No matter what you are selling, every sales cycle has 3 points in common. These ‘sink or swim’ points define the success or failure of that sale; and every salesperson needs to be able to recognize to control those moments.
1. The Point of Value Creation
Creating a differentiation between the products or services that you are trying to sell and those sold by your competitors is the first key point in any sales cycle.
In the past, traditional sales methods have stuck to the approach of directly comparing your own product to a similar product of your competitor, using attractive looking metrics and statistics to help the buyer visualize the difference.
However, in an age when buyers are becoming much more savvy and doing their own research, you will find that customers are much more skeptical. They aren’t receptive to these direct comparisons, as they know that this approach is taken in an attempt to sway them and therefore you aren’t going to show them all the comparisons that make your product come off worse.
What you need to do is tackle what behavioral experts call “status quo bias”. This refers to the buyer’s reluctance to change. They want to stay the same because nothing severe has happened that would make them need to change, so they are happy to stay as they are.
You need to demonstrate why the buyer actually does need to change and why staying the same is no longer the best option.
2. The Point of Justification
So you have showed why your product or service is different from the rest and begun to create the sense of need for what you are offering.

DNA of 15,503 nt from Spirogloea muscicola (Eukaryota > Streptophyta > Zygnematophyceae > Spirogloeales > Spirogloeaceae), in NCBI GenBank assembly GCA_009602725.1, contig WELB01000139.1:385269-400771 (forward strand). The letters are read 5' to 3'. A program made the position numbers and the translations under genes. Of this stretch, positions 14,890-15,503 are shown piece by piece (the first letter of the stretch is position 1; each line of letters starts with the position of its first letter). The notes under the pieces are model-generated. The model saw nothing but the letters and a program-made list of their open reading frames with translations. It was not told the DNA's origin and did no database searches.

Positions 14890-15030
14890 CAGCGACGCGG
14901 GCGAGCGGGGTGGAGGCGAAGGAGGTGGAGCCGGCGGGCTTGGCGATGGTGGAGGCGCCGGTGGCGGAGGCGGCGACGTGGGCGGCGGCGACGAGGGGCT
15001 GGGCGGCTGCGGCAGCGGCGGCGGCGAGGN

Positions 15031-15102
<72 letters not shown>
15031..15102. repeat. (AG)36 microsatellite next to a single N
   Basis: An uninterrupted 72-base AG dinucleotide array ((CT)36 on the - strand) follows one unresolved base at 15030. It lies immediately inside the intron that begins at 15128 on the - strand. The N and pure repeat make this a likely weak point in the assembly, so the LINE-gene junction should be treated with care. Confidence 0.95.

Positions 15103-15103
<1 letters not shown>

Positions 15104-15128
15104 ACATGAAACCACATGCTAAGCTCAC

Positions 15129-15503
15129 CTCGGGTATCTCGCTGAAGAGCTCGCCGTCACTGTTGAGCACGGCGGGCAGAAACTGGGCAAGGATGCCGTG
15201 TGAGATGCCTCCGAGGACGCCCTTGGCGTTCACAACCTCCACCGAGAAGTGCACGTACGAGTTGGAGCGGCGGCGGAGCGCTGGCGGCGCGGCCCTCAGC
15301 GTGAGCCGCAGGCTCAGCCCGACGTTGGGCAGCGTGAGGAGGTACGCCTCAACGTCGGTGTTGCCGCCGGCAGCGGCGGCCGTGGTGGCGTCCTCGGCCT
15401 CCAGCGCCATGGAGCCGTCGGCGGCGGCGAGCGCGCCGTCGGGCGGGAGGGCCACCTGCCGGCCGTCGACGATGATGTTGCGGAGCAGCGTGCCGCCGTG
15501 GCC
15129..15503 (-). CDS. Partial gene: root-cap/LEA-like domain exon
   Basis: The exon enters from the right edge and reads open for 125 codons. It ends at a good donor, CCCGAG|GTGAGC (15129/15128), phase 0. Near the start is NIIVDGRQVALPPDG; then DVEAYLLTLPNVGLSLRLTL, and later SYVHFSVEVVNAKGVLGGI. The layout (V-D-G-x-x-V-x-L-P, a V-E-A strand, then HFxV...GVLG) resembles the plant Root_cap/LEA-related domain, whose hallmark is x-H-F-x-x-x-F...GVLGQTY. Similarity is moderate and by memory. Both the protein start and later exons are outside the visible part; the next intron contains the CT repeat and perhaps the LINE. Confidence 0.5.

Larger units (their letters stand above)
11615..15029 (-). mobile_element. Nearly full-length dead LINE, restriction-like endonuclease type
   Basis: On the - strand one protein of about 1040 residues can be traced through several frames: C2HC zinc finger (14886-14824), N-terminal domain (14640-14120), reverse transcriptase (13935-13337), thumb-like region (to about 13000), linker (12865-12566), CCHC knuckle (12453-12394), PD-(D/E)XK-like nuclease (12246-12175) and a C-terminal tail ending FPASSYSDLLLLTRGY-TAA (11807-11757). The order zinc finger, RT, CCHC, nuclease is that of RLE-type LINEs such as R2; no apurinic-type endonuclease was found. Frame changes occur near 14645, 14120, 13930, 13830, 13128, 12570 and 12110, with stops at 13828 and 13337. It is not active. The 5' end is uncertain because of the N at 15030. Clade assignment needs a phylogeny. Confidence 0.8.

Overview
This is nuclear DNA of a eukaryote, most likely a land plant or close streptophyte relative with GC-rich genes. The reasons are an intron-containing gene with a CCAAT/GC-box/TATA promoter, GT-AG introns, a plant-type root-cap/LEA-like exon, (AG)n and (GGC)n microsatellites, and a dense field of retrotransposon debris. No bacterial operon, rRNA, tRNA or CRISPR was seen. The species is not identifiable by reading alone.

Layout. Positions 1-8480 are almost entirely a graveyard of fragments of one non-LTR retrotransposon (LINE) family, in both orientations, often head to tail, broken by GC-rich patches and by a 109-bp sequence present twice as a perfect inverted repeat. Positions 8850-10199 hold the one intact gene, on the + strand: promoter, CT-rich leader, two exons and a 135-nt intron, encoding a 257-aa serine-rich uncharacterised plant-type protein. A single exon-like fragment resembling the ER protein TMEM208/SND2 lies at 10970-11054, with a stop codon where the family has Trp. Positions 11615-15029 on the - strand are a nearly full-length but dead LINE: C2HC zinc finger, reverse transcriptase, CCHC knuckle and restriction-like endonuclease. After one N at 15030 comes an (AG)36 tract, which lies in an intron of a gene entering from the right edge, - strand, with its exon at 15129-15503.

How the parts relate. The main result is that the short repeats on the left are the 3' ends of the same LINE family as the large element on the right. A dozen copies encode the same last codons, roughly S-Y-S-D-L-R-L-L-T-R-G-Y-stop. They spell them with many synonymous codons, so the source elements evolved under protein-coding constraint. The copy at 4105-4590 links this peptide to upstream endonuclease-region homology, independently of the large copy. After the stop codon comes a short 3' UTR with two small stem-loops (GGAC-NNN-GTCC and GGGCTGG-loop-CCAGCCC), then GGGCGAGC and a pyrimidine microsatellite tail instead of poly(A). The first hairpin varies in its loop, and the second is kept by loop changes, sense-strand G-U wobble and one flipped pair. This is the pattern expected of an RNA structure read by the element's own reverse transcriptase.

Now you need to justify why the need and benefits of the product outweigh the cost.
To be able to do this, you need to have a deep understanding of the target customer; an empathy towards their wants, needs, expectations and fears. Use these to drive the justification by reassuring their fears, surpassing their expectations and emphasizing how well the product/service fulfils their wants and needs.
3. The Point of Conversion
So you’ve created value and shown how what you’re selling differs from the rest. You’ve justified the purchase by emphasizing with the customer on a personal and emotional level. Now all that is left is to make the sale.
This can be the hardest point of all, as despite all your efforts the customer may still waver on particular points. The most common point that customers waver on is price. That is where the end-stage negotiations come in.
Most customers/clients are savvy enough to know that in most sales situations the first price given is not the price they have to pay. Today’s customer has come to expect discounts, freebies and more for their money. Be prepared to know your limit for discounts and extra offerings to ensure you make the sale without detriment to the company’s bottom line.